The Coronavirus crisis has, quite rightly, brought close attention to excess deaths but excess savings have received less attention. An analysis that I co-authored with Dan Corry, a former Treasury and Downing Street economic adviser and Peter Kenway, Director of the New Policy Institute, and briefly reported in the Guardian earlier this month, calculated that during the three months of lockdown the 20% highest earning households saved in the order of £23billion or £4,200 for each of the 5.5 million households. Contrary to popular belief deposited savings are not turned by banks into the much needed investment that our economy will need. There is therefore a challenge – how do we get those savings to be economically productive and help the various build back better campaigns ?
First, let us be clear about the need to do this. As Emily Maitlis articulated so very well, the tragedy that is Covid-19, and which of course has touched us all to some degree, has not been the leveller that was expected. We now know that the burden of responsibility for dealing with the pandemic has been shouldered by essential, often low paid, workers; that it has disproportionately affected BAME, women and poorer communities; and hit hardest in the under-funded, under-prioritised and under-respected social care sector. It is also becoming increasingly clear that the economic impact will be massive, likely creating levels of unemployment not seen since the ‘80s and impacting on areas of the country already recognised as requiring urgent “levelling up”.
Next, let us be in no doubt that savings do present a challenge for economists, policy makers and ultimately politicians. UK savings have been so strong that Goldman Sachs shut a saving scheme for the wealthiest and as has been reported ‘half of Britain is broke and the other half is richer than ever’. Nobody resents what have been enforced savings – and some of these will have been used in various ways including paying down debt – but the balance between investment and savings are very important at the macro-economic level. In happier times Dan, Peter and I advocated a New Golden Rule alarmed as we were post 2010 by corporate ‘hoarding’. Now our focus needs to be on household savings – which we estimate to be as high as £37billion for the top 40% of households – because if this is not invested in the economy the recession will be deeper and longer, more U shaped that V.
So what are the options? Many including Richard Murphy argue that this is a time to reset income tax rates so they are more progressive: not increase the overall tax take by the state but reprofile tax rates so they are fairer. Prima facie, those paying tax at the 40% and 45% rates (payable on income above £50k and £150k respectively) can afford a tax rise: 5p on both would raise something like £6bn per year in 20/21, £9bn in 21/22 – quite considerably more than the £32 million raised by Captain Tom Moore in charitable donations for the NHS. This could be redistributed via tax cuts, and benefit increases, for the lowest paid given that half of our frontline care workers don’t receive the real Living Wage. This makes perfect sense to economists – take the ‘unproductive’ money in bank deposits and put it in the hands of those who will actually spend – but will politicians have the courage to seriously consider this? Certainly, if the Government do propose tax rises in response to the rising deficit, there is compelling evidence that this should be on the higher tax rates not the standard rate or VAT.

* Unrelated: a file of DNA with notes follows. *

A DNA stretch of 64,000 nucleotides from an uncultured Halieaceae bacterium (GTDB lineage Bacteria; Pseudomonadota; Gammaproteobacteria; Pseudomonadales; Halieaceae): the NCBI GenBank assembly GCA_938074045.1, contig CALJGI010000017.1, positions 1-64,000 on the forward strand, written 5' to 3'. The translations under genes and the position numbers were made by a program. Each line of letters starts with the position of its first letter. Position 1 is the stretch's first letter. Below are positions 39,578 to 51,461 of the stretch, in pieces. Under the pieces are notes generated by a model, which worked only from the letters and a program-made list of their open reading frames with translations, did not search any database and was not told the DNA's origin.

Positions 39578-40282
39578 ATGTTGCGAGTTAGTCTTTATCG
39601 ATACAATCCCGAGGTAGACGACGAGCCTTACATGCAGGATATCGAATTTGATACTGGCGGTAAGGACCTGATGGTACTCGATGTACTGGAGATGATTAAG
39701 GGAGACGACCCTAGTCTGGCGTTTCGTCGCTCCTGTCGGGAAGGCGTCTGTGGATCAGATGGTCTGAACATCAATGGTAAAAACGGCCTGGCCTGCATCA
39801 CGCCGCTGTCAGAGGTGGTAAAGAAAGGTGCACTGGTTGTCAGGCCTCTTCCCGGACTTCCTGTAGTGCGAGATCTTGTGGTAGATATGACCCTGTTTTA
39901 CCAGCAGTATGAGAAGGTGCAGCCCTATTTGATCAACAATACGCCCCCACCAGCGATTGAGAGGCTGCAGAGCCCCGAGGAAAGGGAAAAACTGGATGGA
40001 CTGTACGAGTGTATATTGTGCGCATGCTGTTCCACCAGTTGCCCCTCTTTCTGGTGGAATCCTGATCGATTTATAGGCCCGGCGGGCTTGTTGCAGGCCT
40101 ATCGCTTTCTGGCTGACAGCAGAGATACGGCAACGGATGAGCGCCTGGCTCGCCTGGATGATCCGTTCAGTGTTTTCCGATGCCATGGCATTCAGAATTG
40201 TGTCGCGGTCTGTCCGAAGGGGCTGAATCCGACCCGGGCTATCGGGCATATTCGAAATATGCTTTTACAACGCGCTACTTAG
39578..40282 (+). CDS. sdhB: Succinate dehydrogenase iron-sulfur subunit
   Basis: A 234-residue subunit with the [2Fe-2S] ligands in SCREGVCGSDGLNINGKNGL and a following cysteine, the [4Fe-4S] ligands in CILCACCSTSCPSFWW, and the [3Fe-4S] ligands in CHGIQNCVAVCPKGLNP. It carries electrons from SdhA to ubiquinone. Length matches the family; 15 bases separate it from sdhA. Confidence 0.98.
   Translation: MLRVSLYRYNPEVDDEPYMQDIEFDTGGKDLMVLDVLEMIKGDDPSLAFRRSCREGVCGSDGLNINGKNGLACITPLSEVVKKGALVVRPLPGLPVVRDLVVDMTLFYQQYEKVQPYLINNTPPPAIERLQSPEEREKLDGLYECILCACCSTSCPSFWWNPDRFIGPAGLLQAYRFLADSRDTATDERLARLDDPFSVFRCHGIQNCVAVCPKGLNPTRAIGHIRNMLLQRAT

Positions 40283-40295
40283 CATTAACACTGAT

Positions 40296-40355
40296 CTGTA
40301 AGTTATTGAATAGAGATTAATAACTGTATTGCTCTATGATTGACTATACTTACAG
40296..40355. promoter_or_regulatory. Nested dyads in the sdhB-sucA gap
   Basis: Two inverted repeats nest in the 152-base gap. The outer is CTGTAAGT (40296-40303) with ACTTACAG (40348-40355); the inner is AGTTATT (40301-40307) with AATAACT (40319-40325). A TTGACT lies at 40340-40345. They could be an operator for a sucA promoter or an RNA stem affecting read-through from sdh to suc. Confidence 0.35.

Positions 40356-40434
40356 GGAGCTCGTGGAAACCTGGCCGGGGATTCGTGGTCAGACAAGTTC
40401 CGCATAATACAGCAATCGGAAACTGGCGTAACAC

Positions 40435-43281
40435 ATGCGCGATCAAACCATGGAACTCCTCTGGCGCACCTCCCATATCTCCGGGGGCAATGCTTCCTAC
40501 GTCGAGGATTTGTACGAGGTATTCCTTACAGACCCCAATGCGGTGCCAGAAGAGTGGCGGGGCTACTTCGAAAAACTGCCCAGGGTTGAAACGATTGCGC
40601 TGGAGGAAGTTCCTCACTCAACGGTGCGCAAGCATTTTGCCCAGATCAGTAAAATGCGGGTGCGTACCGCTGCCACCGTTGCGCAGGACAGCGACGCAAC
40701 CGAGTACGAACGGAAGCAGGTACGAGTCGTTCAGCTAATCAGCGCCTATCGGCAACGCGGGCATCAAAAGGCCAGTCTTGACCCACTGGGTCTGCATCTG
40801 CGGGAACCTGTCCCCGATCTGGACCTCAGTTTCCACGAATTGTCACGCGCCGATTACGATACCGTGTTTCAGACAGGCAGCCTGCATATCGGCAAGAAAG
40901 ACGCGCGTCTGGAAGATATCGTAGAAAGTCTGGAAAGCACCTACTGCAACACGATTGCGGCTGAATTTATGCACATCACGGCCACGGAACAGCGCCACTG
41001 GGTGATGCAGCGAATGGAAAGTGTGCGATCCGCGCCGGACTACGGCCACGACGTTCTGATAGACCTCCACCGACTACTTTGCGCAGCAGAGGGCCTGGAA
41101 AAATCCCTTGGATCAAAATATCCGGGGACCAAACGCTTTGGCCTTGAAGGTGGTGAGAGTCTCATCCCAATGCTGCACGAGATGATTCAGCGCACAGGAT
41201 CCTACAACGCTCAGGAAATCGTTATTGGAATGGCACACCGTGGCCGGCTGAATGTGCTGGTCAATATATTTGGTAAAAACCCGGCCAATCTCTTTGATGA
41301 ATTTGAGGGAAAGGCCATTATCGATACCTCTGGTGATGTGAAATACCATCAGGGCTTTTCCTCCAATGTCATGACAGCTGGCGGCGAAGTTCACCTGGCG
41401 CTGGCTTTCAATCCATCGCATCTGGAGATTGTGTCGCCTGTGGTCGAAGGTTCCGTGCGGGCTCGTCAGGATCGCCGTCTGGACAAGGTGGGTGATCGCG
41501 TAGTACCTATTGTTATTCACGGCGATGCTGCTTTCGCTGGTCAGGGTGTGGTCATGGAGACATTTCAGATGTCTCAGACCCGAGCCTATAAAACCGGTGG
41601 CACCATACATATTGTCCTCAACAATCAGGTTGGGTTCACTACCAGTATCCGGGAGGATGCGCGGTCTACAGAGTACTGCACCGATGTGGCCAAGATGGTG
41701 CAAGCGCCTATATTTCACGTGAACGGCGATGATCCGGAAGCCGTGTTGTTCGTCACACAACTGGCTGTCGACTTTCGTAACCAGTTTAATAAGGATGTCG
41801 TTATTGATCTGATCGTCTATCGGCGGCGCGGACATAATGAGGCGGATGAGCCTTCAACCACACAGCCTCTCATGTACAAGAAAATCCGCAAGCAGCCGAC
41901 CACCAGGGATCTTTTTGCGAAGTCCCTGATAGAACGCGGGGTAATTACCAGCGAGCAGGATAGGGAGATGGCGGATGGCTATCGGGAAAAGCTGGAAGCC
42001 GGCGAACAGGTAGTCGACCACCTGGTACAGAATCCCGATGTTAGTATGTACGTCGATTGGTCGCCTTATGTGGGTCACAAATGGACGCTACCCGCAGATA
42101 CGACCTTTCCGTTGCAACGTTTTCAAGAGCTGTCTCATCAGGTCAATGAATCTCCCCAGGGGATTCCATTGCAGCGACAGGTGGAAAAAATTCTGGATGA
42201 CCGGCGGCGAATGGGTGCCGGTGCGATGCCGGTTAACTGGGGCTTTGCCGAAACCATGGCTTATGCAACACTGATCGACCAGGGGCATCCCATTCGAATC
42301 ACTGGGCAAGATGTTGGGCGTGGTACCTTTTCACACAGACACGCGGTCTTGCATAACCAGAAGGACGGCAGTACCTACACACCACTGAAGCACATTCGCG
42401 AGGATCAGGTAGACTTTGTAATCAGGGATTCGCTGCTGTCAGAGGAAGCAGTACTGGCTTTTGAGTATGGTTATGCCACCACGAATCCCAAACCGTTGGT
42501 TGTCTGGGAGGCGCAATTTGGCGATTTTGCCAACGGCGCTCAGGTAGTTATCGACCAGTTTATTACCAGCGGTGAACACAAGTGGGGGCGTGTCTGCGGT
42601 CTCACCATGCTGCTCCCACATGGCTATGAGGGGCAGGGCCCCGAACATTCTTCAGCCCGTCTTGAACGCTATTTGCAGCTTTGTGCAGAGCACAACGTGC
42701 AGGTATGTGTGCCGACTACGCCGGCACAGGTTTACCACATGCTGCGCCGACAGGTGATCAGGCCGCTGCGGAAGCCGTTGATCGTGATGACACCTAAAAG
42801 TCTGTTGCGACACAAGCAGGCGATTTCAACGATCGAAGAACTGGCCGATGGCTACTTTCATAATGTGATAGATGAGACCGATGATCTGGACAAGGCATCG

There is also a compelling case to look again at bonds. Government should try to persuade better off households to lend it their money so that they can then use it on employment creation and shovel-ready infrastructure projects. Bonds would create a safe and economically useful place for the public to put their savings through a specific new product– say a Coronavirus Bond – appealing to people’s sense of social solidarity and with a guaranteed interest rate just above that offered by banks currently. They could also be hypothecated to fund specific issues of popular concern, for example a CV Green Deal Bond, a CV Social Care Improvement Bond or a Levelling Up Bond. As the House of Commons Library have also recently highlighted Local Government also have the power to issue bonds, so far with some uptake including Warrington, Aberdeen and the GLA, and it is therefore possible to imagine a Greater Manchester Bond, East Anglia Bond or Northern Powerhouse Bond.
Has the time come to turn imagination into swift action?
Steve Barwick, Director of DevoConnect